“I like political maps in the sense that they come around so often — so it’s a little bit of a job security, if you’re interested in making those kinds of maps,“ Field said. Indeed, visualizing election results through maps is atradition that goes back to the 19th century. In recent elections, the maps have become a kind of Super Bowl for newsroom graphics departments competing for the millions of viewers glued to election news on screens around the world, and they’ve gotten more original every four years. To solve the population density/land mass issue, many major online publications have switched from using maps to using cartograms, which replace geographic units (such as states) with abstract shapes to better reveal differences in scale.
That includes Bloomberg News, where graphics developer Allison McCartney and graphics editor Mira Rojanasakul have been updating their election-day assets since early summer. Though Bloomberg had visualized the 2016 presidential election as a geographic map, in 2018 the team built its first election cartogram in the event of a “blue wave” in the House of Representatives, to show how population drives the number and balance of seats up for grabs. This year, they built another cartogram for the electoral vote and updated both graphics to include a few geographic cues, such as the Mississippi River and Lake Michigan.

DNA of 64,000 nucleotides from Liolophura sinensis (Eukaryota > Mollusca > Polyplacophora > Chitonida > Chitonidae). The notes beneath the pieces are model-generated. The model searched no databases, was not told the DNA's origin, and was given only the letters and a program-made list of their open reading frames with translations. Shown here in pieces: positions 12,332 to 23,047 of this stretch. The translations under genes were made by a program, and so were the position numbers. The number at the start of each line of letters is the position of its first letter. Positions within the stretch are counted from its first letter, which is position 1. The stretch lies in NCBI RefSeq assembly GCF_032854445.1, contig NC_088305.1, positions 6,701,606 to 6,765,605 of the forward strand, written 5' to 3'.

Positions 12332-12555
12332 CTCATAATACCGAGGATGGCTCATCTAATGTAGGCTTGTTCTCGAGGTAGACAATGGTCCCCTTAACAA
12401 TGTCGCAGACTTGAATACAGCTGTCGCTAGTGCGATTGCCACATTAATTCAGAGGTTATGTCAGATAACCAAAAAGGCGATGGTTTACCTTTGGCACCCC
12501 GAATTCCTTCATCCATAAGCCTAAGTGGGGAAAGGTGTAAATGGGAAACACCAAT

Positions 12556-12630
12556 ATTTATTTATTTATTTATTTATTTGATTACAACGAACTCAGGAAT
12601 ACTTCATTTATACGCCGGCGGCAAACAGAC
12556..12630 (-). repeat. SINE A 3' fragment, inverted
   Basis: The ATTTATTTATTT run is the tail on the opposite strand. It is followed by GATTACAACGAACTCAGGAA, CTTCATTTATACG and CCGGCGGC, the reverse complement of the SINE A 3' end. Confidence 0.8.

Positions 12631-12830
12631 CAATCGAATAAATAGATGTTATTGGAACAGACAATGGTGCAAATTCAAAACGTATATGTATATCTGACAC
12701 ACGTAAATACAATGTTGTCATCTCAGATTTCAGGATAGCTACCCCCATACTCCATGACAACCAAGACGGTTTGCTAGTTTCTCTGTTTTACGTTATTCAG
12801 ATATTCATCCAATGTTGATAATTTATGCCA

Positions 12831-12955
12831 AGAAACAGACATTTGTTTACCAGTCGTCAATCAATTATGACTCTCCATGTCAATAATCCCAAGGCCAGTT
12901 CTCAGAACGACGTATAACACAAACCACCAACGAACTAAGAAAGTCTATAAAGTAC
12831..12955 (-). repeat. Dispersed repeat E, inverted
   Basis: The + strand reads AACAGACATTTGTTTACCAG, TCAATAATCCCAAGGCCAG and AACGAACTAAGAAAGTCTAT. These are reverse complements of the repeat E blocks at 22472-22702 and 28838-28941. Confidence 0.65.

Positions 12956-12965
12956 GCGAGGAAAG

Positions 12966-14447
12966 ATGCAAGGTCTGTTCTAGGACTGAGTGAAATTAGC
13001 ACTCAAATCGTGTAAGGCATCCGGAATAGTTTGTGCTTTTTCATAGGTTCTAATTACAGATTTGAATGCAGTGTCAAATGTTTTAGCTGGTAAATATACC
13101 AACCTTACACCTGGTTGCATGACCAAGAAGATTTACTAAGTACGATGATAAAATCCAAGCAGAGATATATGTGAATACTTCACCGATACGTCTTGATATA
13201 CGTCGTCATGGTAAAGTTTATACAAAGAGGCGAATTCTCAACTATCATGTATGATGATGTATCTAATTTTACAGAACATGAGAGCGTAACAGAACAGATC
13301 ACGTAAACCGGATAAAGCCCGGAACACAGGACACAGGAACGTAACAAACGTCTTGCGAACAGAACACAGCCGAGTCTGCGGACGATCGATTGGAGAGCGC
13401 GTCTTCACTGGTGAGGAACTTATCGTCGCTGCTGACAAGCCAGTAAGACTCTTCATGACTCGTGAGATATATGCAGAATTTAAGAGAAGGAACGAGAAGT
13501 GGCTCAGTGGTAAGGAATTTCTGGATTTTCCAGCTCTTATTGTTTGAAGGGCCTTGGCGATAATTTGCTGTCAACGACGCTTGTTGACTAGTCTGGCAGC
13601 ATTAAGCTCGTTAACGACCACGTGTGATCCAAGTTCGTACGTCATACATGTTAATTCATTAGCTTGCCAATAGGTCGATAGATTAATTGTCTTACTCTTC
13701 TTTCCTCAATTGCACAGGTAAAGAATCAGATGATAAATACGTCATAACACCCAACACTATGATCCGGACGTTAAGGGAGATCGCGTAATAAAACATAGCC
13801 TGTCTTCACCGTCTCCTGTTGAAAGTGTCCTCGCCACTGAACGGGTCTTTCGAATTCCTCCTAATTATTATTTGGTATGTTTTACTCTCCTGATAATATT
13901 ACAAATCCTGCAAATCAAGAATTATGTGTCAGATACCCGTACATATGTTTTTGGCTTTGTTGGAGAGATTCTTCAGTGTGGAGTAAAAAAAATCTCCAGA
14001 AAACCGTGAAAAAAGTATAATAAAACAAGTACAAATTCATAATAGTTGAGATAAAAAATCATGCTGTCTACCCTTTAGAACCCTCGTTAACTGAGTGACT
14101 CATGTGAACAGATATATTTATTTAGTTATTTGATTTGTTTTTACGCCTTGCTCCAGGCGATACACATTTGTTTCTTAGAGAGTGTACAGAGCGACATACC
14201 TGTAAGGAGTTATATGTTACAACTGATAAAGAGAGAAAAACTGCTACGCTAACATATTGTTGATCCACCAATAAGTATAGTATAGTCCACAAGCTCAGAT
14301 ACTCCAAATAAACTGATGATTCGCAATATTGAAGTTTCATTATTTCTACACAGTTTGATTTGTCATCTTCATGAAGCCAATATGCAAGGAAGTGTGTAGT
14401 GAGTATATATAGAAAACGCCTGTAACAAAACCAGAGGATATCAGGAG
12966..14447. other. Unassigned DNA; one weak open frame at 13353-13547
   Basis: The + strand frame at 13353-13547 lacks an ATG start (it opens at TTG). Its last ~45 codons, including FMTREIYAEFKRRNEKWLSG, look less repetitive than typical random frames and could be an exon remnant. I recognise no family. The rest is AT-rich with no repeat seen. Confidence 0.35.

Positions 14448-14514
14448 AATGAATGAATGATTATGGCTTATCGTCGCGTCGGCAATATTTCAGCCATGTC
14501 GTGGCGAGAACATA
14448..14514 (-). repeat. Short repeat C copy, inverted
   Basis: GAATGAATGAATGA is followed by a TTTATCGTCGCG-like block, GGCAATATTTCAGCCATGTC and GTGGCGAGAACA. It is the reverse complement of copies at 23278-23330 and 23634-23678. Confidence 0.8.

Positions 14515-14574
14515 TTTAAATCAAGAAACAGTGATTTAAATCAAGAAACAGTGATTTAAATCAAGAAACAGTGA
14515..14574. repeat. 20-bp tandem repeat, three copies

“Readers aren’t as familiar with cartogram forms as they are with geographic maps,” said McCartney. “So we wanted to make the shapes more organic and familiar, while still using boxes to display the disproportionate value that each state has.”
The landing page for Bloomberg’s elections graphics will default to cartograms, even though there’s a perception that they’re confusing. “I’m of the opinion that audiences won’t become familiar with different kinds of forms unless we put them out there,” McCartney said.
(Note: Bloomberg LP is the parent of Bloomberg News, including CityLab.)
Not all media outlets choose to map geographic information at all. Many news websites will accompany cartograms with a bar chart that has a dividing line at 270, to show who’s winning the race and eventually who has won the electoral vote. Renowned for its polling expertise, FiveThirtyEight uses a “snake diagram” to visualize how likely a state is to lean left or right in the upcoming election. The states closest to the center of the diagram are the ones that are most likely to flip and determine the result of the election.